Los Masis’ webpage [es]
Llajtaymanta, in Blogger [es]
Rumillajta, in Wikipedia
Jach’a Mallku, in Wikipedia [es]
Zulma Yugar, in Wikipedia
Emma Junaro’s webpage [es]

This scene would be revolutionized by Los Kjarkas when they favoured chuntunqui rhythm as the cornerstone of their compositions and invented the Bolivian-Andean romantic song. Their unbeatable recipe for success led them to adapt such rhythms as k’antus, kaluyos and cuecas to this new style, and many groups adhered to this current during the following decade. Formed after a workshop organized by Los Kjarkas, the band Proyección Kjarkas, headed by Yuri Ortuño, came as a revelation and brought the romantic song to a new level. The group shortened their name to Proyección from their third release onwards. At the same time, and widening the romantic spectrum, they were created Grupo Semilla, headed by charango player Alejandro Cámara, and bands like Tupay, Aldana, Bonanza and Amaru among others. On the other hand, there were groups which managed to get inside traditional native and mestizo rhythms and contributed to strengthen the recovery and spread of this tradition. Awatiñas paid tribute to Aymara dances, while Norte Potosí did the same with the Quechua music of Potosí and Markasata spread different sikuri styles. In addition, groups like Arawi, Grupo Coca, Orlando Pozo and the Pujllay band, Maya Andina and Taypi K’ala stepped on the stage and took advantage of lively and suitable for dancing rhythms such as tinkus and tonadas to attract the public.

Proyección’s webpage [es]
Grupo Semilla’s webpage [es]
Awatiñas’ webpage [es]

During the mid 90’s the romantic chuntunqui lost popularity in favour of contemporary electronic themes (Andean-techno) popularized by K’ala Marka and a great variety of romantic compositions flooding Bolivian artistic scene. Los Kjarkas reinvented themselves and “recovered” the Afro-Bolivian saya, portraying it as a “sensual” rhythm. It was at this time when the revival of Afro-Bolivian music began to gain momentum: sayas, caporales and morenadas were given a prominent position at any popular festival in Bolivia. As it was only to be expected, most musical groups included (and still do) such rhythms in their repertoires and some of them have even recorded entire albums of this music. Generally speaking, it can be said that Bolivian artists have constantly worked in the recovery of their musical heritage (i.e. Alaxpacha deepening listeners’ musical knowledge of styles from La Paz), though on many occasions their approach to traditional folk material may have lost part of its charm and character (Yara, Ande Sur, Los K’achas, Sacambaya, Umajalanta).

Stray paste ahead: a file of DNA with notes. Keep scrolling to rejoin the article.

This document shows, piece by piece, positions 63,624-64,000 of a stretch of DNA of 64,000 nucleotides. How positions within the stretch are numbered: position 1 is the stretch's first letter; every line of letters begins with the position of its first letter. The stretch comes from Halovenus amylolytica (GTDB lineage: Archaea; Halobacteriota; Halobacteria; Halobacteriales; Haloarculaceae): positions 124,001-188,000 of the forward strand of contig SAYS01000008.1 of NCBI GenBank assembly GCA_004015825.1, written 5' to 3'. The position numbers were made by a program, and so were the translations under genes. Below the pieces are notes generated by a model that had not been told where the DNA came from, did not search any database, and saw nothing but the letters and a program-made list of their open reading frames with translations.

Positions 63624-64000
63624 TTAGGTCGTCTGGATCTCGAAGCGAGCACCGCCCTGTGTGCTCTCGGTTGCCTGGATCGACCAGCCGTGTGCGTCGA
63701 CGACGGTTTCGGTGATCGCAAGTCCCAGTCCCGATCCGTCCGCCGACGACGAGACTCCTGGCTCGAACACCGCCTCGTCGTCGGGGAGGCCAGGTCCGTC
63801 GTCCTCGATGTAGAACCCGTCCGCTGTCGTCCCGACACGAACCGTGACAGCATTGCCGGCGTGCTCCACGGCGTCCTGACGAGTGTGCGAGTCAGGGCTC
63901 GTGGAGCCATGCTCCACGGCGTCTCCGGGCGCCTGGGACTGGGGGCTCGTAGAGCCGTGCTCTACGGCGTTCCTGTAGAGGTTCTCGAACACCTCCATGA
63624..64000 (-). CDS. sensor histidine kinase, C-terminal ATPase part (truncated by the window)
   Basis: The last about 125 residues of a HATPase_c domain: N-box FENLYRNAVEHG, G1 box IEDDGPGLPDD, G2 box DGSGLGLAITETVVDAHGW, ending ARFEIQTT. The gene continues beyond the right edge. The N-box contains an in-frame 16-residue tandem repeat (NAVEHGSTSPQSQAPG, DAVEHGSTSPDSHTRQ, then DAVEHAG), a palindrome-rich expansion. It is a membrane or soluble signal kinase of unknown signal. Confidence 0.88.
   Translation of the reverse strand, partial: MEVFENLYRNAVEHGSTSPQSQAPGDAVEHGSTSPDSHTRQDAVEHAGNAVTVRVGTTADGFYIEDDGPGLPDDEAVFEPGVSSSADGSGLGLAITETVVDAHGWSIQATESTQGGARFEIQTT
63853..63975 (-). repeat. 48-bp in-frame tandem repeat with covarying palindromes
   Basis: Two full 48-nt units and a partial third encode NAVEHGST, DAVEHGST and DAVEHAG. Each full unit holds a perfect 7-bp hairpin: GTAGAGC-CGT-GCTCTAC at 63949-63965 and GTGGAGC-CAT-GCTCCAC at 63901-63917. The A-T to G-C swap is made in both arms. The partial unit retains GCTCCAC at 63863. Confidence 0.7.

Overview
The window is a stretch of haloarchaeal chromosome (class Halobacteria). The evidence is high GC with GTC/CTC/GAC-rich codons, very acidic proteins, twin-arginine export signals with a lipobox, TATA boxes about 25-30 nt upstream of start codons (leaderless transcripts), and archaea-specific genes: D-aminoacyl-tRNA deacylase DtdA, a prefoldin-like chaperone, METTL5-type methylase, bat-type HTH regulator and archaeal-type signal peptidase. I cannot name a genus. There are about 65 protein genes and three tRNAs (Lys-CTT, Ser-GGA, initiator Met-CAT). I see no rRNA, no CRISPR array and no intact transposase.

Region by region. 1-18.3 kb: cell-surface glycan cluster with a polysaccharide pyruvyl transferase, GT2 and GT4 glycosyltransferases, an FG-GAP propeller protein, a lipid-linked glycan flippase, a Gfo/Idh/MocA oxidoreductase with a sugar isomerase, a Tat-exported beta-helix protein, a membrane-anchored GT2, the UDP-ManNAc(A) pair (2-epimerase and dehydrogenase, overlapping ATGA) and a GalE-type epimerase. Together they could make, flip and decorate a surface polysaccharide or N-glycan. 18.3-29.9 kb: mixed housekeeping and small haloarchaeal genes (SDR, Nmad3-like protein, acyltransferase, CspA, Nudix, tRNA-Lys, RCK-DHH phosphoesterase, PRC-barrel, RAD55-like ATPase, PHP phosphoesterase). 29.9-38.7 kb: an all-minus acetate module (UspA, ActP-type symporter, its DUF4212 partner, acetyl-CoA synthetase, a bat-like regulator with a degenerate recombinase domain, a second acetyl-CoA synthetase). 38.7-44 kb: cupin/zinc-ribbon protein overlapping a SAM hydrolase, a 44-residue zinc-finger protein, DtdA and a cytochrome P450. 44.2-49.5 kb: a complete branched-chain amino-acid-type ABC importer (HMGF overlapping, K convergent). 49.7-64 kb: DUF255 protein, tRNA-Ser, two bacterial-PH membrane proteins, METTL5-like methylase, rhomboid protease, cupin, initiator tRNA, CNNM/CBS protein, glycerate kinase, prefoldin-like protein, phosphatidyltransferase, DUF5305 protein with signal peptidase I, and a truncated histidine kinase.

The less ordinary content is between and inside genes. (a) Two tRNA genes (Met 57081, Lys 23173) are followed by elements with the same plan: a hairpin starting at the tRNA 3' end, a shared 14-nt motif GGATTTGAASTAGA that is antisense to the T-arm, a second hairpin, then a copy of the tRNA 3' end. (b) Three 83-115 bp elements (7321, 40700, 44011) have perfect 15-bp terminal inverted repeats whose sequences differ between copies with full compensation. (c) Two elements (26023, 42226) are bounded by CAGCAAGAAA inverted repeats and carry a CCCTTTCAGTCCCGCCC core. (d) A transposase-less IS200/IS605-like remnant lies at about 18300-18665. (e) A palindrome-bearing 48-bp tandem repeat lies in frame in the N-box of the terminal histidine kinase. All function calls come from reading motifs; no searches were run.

K’ala Marka’s webpage [es]
Yara’s webpage [es]
Sacambaya’s webpage [es]

At the turn of the century, new Andean female bands consisting only of women (Grupo Femenino Bolivia, Qolqe Thikas, Grupo Femenino Surimana) appeared, while other groups rediscovered the forgotten rhythms of Potosi and Oruro. Apart from anything else, a number of musical borrowings from different parts of the country away from the Andean region (eastern Bolivia, Tarija) and the incorporation of jazz, rock, cumbia and tropical rhythms elements can also be cited as having played a part in Andean music.
In the margin of this huge river, which receives its musical waters from numerous tributaries, sometimes diving into it but more often having nothing to do with its currents, traditional music keeps on moving along the way that its own ancient water does, allowing commercial groups to drink it and borrowing some drops from them to change with the times.